The moral here seems obvious, and twofold:

  1. Internet users do expect some modicum of privacy.
  2. An Internet company can’t announce something to somebody else that affects its users without the users finding out about it.



apparatchik.jpg From London, it appears the emperor’s apparatchik has no clothes:
The commission, under Mr Martin, has turned US media policy into mere political theatre, while technology marches on apace, revolutionising media markets without any serious input from the regulators in the public debate about the implications.

Big Media control of the airwaves is simply not the threat to democracy and choice that it once was (in the days before cable or, for that matter, bloggers and MySpace). This is yesterday’s battle. It is time to move on to the tougher challenge: how to ensure that quality news survives the YouTube era.

New rules for yesterday’s problem, Editorial, Financial Times, Published: November 14 2007 19:15 | Last updated: November 14 2007 19:15

Well, the first step would be to ensure that people get to look at it, for example that they are able to view the Financial Times. Economic models would be good, too. Some traditional news media seem to be developing those.
But it is not clear how one troubled industry (newspapers) can be helped by grafting it on to another one (the broadcast media), when both have essentially the same problem: the internet is stealing their advertising revenues.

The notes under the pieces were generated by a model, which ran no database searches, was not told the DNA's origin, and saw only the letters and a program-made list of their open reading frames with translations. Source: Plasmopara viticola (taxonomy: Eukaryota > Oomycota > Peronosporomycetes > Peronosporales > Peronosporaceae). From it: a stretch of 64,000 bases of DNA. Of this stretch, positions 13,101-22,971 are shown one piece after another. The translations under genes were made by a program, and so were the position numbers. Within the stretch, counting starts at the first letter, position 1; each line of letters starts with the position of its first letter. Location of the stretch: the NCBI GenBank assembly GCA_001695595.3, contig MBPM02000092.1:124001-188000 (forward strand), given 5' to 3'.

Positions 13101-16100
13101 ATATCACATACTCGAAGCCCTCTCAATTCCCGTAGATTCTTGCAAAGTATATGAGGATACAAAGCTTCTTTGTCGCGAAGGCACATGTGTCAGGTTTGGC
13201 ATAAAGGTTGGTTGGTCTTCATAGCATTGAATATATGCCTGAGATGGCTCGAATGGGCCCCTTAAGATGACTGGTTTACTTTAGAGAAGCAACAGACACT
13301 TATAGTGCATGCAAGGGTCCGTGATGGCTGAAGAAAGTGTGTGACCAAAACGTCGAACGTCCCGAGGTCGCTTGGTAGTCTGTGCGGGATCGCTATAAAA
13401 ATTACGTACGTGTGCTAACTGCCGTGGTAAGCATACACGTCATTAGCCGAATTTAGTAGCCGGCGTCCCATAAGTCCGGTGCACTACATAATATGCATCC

Well, the New York Times has discovered can make more money by advertising if they don’t charge for articles. And that didn’t involve merging with a TV station. With real ISP competition, somebody would also develop a real first-mile ISP business plan.


Political Blocking by MySpace?

A self-described anti-war website alleges MySpace blocks it:
Rupert Murdoch’s MySpace has been caught in another act of alternative media censorship after it was revealed that bulletin posts containing links to Prison were being hijacked and forwarded to MySpace’s home page. MySpace has placed Prison Planet on a list of blocked websites supposedly reserved for spam, phishing scams or virus trojans.

MySpace Censors Anti-War Websites, Prison Planet blocked as the model for government regulated Internet 2 gets a dry run, Paul Joseph Watson, Prison Planet, Tuesday, September 25, 2007

Prison Planet says it’s certain this is deliberate, because it observed it going on for more than two weeks and multiple people have observed it. However, it doesn’t give any evidence that MySpace is blocking this particular site because it’s anti-war, nor of any other anti-war sites being blocked by MySpace. Nor for that matter that Rupert Murdoch had anything directly to do with it.